Pope Francis on Friday said changes to an advisory body on preventing s3xual abuse represented a fresh start in the fight against paedophile priests, but conceded “much remains to be done”.
The pope in March moved the Commission for the Protection of Minors into the Vatican’s powerful doctrine office, which oversees the church’s investigations of abuse cases, in a bid to give it the institutional power critics said it was lacking.
The reform “marks a new beginning”, the 85-year-old told commission members at the conclusion of their plenary meeting Friday.
It also signaled a further push in the pope’s efforts to restore trust in the Catholic Church over a scourge that has plagued it globally.
He ordered the commission to draw up a “reliable” annual report on the church’s initiatives on protecting minors, which he said was essential for “transparency and accountability”, and he hoped would “provide a clear audit of our progress in this effort”.
“Without that progress, the faithful will continue to lose trust,” he said.
Francis directly addressed fears the change in status could weaken the papal advisory body, which was created in 2014 and often found itself at odds with the Vatican’s doctrine office.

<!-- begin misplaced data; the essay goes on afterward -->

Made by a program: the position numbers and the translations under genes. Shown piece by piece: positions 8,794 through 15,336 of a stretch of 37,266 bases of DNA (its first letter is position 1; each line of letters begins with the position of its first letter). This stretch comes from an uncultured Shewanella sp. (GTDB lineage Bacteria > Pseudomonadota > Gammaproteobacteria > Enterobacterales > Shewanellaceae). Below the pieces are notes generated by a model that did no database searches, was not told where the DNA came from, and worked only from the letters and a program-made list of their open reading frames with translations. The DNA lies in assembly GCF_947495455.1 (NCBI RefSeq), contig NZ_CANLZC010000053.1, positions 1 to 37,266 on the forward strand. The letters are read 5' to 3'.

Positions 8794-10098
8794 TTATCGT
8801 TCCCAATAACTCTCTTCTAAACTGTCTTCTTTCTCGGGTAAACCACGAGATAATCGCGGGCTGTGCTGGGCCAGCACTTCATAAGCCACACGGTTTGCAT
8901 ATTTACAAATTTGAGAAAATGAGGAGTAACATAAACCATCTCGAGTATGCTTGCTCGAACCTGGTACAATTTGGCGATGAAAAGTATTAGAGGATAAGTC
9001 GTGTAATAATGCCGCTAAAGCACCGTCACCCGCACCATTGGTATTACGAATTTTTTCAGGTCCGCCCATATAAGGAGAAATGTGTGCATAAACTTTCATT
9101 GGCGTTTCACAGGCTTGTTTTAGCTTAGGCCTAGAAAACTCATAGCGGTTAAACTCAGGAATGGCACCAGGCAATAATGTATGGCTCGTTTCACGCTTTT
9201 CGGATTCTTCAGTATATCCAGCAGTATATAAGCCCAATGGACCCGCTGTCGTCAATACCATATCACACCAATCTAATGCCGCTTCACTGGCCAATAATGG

“Someone might think that this could put at risk your freedom of thought and action, or even take away importance from the issue with which you deal,” he said.
“That is not my intention, nor is it my expectation. And I invite you to be watchful that this does not happen.”
Marie Collins, an Irish survivor of clerical abuse who served on the commission before resigning in 2017 over the church’s handling of the crisis, said in March the change meant the advisory body had “officially lost even a semblance of independence”.
The commission remains “independent”, the pope insisted Friday, repeating the word twice.
He said it was up to the commission to make sure “every sector” of the church protected minors and looked after victims of abuse.
“Cases of the abuse of minors by members of the clergy have decreased for several years now in those parts of the world where data and reliable resources are available,” he said.
“Yet much remains to be done.”